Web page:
Shinkenchiku Residential Design Competition 2023 New Summer Comfort
Summer is the season of all possibilities. In July, the amount of sunshine remains incredibly generous: almost 16 hours a day. Plenty of time for a wide range of activities.
Summer is the season of lightness and discovery. Lightness of clothing, lightness of holidays, discovery of new horizons. But also a time for self-discovery, in the true sense of the word: wearing lighter clothes, possibly leaving certain parts of the body uncovered.
Summer is the season when everything is decided by the sun, whether we go looking for it or turn away from it. Heat becomes a tourist value, sometimes to the extreme – choosing the hottest destinations, unafraid of becoming lost in the desert, pushing your body to its limits so that it accepts the highest temperatures. This quest can also be carried out on an individual scale, without traveling. Putting reflective panels around your face for a quick tan is already claiming the sun for yourself.
Summer is a season that we feel in our skin. Our bodies are under constant strain. The sun affects our skin tone and leaves traces of tan. It’s also a season when we can choose to stay home and assess how the sun is returning to us. Let’s enjoy breakfast on the terrace, well protected by our awning. At the end of the day, the lower light will penetrate deeper into the living room, just to illuminate the page of the book we’re reading on the sofa.
This is the ideal scheme for domestic architecture in tune with the fullness of the season. When lights, sensations, and spatial arrangements are so perfectly aligned, there’s something to purr about.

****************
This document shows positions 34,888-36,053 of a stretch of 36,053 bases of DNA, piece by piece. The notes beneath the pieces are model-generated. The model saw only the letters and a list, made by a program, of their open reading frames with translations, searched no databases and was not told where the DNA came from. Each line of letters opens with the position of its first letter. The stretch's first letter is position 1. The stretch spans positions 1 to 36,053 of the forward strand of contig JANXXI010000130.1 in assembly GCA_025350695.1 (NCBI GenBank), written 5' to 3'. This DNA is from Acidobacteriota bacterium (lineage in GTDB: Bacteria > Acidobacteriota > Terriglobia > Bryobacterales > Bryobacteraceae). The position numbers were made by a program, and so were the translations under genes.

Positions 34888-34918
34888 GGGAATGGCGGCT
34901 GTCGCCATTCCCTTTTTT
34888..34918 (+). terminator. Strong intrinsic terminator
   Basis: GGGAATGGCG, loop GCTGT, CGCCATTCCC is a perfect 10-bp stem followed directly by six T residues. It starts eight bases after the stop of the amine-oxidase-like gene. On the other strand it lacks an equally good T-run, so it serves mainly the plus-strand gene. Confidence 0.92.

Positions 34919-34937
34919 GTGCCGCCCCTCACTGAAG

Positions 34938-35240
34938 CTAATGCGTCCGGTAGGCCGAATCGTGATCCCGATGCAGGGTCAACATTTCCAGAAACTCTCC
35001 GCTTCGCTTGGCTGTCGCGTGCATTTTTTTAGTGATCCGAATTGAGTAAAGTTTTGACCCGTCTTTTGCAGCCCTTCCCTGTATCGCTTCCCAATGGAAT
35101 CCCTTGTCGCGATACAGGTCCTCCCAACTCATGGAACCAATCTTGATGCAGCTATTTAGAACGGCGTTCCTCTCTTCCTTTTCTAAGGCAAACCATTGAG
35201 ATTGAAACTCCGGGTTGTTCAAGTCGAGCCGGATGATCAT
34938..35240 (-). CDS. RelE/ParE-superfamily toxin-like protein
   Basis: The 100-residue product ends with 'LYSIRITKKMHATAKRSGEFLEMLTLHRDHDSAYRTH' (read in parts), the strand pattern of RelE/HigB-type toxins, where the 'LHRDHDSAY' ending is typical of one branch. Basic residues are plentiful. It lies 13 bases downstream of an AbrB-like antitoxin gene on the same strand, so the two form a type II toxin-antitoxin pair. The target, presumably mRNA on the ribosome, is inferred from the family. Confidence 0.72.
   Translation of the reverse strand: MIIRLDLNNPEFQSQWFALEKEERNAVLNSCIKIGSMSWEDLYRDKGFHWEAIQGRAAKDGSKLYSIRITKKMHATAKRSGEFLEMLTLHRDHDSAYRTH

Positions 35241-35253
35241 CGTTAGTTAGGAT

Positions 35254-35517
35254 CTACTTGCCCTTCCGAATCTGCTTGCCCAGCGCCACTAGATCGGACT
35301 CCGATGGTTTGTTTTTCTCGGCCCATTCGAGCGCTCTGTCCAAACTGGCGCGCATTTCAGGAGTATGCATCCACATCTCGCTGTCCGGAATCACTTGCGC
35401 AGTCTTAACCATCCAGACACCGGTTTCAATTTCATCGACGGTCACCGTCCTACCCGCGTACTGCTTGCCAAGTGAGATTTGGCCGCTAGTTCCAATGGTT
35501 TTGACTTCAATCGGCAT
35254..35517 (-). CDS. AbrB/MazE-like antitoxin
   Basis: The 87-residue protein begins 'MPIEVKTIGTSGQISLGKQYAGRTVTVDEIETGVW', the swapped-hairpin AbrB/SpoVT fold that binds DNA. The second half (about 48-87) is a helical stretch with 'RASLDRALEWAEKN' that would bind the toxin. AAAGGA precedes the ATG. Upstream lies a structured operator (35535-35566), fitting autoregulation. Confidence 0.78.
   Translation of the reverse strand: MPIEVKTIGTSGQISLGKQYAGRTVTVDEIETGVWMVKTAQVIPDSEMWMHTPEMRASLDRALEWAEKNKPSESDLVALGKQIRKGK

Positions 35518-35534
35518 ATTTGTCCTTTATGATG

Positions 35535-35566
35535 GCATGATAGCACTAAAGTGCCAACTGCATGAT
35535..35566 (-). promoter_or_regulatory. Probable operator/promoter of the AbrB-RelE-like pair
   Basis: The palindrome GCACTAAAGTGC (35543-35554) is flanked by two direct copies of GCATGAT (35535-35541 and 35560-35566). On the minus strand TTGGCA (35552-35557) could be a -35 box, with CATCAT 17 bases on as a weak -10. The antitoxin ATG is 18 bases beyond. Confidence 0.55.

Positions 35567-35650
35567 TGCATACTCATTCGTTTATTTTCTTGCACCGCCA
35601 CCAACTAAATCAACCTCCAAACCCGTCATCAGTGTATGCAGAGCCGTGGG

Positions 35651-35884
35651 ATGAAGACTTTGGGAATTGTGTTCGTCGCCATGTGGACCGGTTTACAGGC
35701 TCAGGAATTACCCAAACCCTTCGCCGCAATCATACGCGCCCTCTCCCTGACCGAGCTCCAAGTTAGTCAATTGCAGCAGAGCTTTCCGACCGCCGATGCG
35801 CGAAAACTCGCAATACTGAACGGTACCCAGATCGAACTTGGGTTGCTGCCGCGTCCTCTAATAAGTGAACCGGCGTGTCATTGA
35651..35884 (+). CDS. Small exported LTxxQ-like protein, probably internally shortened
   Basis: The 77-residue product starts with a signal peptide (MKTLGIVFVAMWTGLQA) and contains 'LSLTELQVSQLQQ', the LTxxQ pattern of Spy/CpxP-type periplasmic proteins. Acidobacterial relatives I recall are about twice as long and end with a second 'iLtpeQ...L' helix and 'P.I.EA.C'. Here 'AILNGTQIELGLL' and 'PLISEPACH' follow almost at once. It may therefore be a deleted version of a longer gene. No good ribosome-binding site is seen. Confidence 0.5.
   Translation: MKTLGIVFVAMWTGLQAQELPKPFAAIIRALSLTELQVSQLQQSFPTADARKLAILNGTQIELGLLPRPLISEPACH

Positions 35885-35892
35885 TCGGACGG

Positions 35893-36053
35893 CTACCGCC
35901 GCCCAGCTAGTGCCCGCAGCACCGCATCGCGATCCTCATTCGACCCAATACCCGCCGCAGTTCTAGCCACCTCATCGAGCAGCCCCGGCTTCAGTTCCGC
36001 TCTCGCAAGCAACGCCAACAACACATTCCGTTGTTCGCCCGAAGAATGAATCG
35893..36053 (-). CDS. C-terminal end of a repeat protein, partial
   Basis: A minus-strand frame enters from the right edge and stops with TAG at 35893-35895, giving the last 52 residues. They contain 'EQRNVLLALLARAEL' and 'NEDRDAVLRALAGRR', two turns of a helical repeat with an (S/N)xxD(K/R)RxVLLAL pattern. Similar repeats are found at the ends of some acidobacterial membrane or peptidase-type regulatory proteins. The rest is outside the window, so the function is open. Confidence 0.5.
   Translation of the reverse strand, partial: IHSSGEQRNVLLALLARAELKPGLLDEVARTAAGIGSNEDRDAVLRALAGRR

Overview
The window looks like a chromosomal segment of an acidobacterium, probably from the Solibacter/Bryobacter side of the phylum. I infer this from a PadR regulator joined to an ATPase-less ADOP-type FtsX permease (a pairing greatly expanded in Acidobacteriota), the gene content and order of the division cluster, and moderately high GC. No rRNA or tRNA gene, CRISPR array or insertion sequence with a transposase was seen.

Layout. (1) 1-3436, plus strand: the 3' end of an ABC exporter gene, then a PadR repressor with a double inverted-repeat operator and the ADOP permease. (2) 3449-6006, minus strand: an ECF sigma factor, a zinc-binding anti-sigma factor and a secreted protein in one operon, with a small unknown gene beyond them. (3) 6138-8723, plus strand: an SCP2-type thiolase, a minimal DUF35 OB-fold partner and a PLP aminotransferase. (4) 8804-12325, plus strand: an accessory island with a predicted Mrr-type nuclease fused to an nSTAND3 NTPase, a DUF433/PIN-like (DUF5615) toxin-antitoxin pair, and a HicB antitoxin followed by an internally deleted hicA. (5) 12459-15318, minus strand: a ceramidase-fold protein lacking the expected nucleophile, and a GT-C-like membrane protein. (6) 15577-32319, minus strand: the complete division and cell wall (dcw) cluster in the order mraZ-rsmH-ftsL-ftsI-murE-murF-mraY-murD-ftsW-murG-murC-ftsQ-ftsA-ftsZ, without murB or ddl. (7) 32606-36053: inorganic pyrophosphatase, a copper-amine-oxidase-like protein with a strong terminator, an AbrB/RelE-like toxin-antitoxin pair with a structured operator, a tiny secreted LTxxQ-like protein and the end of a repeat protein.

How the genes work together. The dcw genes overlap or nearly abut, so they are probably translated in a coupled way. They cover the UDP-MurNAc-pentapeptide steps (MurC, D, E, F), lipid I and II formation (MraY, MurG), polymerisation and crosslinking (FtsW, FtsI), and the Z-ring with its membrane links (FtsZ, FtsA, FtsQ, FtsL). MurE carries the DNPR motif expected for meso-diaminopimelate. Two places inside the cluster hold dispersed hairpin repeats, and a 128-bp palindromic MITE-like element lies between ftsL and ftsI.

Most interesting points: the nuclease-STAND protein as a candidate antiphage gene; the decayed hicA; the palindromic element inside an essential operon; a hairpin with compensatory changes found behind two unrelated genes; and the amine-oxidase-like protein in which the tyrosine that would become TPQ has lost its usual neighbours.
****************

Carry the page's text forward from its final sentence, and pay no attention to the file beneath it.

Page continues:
Summer is the season that (re)transforms us into sensitive receivers of light and warmth. We feel reconnected to nature, just as we feel that our domestic rhythms take on another dimension, thanks to the light and heat.
The paradox is that we want people to believe that this comfort can only be achieved with structural work, light, and an enclosed roof. Yes, in theory. But not in practice. If that level of intervention were the case, buildings would be nothing more than giant-scale models. Instead they have to withstand the harshness of the real world, the elements, temperature variations, and so forth. This is where a whole range of secondary equipment comes into play, such as air conditioning, ventilation, flow. But this is an almost shameful part of architecture. It is not shown, or only minimally. The whole art of drawing up the plans and executing the works is based on the masking, let’s even say the camouflage, more or less skillful and elegant, of these air-conditioning units, blinds, or roller shutters.
This is the invisible action of architecture: spending a great deal of effort integrating components that shouldn’t be visible. It’s an anatomical logic. This “junk” (pipes, circuits, blocks) has to be contained between skeleton and skin. Occasionally, some “crustacean” buildings reverse the logic by turning this junk into a carapace.
A gesture as provocative as Beaubourg’s makes the invisible visible and even transforms it into a plastic event. But Beaubourg – the Parisians’ name for Centre Pompidou – was a building before the oil crisis, a bit baba-cool but far from frugal. Yet economy is a cardinal principle of modern architecture.
Is it possible to adapt the Beaubourg gesture, or rather its spirit? For a start, yes, by questioning the very notion of comfort, as reflected in the design and construction procedures. Doesn’t the influx of standards, equipment, and sanitary controls, always in the name of the user, cause comfort to drift toward conformity? Is asepsis the only horizon? We can no longer pretend that well-being can be generated without instruments. It’s high time we knew how to look at these instruments.